Mr. Bush made his comments in the Oval Office of the White House after a meeting with Turkey's visiting Prime Minister Recep Tayyip Erdogan. It was Mr. Bush's first public comment on the political crisis in Pakistan since Musharraf imposed a state of emergency over the weekend.
Mr. Bush would not discuss what action he might take - for example, how much U.S. aid to Pakistan would be cut - if Musharraf ignores his request.
"It's a hypothetical," he said. "I certainly hope he does take my advice."
But the president made a point of praising Pakistan's cooperation in the war on terror, and seemed resigned that, as a result, there is little concrete action he can take to influence Musharraf's behavior.
"All we can do is continue to work with the president ... to make abundantly clear the position of the United States," he said.
Meanwhile, lawyers led protests in Pakistan Monday, angered by Musharraf's decision to declare emergency rule, suspend the constitution and dismiss judges, reports CBS News correspondent Sheila MacVicar.
At a now illegal demonstration in Lahore, police moved in, swinging batons and lobbing tear gas. Lawyers in suits and dress shoes were hauled off to prison, yelling their opposition to Musharraf.
Hundreds of lawyers have joined human rights activists and political opponents in detention. Thousands have been arrested, adds MacVicar. Hamid Khan, who is a senior lawyer, is a wanted man and protest organizer. He is in hiding.
"Last night I was not in my office and I do not sleep at any place known to anyone," said Khan. "So this is one way of evading the arrests."
Rice telephoned Musharraf from her plane as she was returning to Washington from the Middle East, a senior U.S. official told The Associated Press.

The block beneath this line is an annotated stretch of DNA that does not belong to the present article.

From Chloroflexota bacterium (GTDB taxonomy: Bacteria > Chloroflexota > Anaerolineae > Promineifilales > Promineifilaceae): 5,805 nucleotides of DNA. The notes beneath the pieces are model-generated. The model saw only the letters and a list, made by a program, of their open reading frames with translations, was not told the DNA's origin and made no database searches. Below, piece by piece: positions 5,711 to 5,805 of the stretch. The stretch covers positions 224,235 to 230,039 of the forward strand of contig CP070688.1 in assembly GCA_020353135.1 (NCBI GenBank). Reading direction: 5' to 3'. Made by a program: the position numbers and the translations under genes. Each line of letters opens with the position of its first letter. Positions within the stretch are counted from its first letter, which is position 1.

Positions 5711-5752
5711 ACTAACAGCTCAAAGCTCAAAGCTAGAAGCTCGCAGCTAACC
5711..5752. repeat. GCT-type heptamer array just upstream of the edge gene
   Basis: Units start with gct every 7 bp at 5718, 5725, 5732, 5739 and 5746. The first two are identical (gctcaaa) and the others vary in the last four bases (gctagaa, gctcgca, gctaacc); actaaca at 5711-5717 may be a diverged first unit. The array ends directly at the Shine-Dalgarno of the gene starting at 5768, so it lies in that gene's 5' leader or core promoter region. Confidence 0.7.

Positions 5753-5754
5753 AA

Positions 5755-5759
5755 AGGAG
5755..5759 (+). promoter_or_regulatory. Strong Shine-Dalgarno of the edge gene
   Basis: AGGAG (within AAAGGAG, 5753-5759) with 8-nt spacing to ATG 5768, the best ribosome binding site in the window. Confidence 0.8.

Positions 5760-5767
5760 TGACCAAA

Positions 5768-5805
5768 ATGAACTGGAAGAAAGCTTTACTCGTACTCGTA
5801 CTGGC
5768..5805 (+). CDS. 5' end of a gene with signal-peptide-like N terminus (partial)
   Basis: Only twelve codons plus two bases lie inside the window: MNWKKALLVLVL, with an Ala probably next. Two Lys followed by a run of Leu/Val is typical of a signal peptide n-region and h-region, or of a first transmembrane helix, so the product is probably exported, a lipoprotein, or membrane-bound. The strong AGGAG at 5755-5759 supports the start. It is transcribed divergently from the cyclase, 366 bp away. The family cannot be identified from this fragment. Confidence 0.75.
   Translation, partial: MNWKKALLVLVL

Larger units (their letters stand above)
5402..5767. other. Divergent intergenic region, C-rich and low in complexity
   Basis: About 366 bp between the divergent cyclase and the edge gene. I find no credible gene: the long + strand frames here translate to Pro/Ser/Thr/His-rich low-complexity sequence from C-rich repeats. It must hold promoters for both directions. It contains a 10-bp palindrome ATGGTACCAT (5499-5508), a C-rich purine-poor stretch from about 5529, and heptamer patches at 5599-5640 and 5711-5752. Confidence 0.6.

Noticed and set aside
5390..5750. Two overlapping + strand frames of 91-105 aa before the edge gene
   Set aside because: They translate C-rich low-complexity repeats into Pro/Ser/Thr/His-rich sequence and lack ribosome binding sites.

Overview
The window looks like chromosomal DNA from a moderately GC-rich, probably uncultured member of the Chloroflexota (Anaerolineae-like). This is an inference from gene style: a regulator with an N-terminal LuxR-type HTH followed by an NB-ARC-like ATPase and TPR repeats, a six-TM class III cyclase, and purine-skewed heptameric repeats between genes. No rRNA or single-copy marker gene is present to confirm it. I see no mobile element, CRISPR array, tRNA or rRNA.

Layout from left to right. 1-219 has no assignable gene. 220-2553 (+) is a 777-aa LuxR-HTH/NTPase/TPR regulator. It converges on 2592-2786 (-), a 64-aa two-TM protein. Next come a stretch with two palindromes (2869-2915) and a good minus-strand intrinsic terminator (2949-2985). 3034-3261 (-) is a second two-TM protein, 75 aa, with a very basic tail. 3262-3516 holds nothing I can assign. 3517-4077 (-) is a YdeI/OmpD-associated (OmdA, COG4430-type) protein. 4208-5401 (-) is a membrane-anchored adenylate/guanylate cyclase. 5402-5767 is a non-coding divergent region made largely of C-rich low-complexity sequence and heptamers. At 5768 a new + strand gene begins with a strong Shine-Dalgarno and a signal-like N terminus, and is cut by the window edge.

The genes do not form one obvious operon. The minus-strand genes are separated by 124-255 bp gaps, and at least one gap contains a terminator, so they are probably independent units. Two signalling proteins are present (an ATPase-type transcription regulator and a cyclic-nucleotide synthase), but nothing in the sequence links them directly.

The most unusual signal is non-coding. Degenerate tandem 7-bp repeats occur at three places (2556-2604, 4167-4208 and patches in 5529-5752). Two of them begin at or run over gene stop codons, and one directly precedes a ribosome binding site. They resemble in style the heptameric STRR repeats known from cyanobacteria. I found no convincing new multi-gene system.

The official, who spoke on condition of anonymity ahead of Mr. Bush's announcement, said Rice had made clear that the United States was deeply disappointed in the weekend move and wanted Musharraf to rescind the decision as well as hold elections as scheduled in January.
Earlier Monday, the U.S. ambassador to Pakistan, Anne Patterson, was among a group of foreign diplomats to meet with Musharraf, who outlined his reasoning behind the step and reiterated his intention to step down as the country's military chief and return to civilian rule, the official said, adding that Washington wanted to see action on those pledges.
The Bush administration is currently reviewing U.S. assistance to Pakistan in light of the developments, including a crackdown on the opposition and independent media. Such aid has amounted to $9.6 billion dollars since 2001. That does not include another $800 million that the administration is requesting from Congress for Pakistan for the current budget year.
But Rice and other top administration national security aides have said that U.S. financial aid to Pakistan must be reviewed in light of the latest developments but that it's unlikely that money for the war on terrorism would be at risk.
At the White House Monday, press secretary Dana Perino told reporters: "The best option is for Pakistan to get back on its path to democracy.
Discussing the situation with reporters in Ramallah, West Bank earlier Monday, Rice exhorted Musharraf to sever his affiliation with the army and restore civilian rule.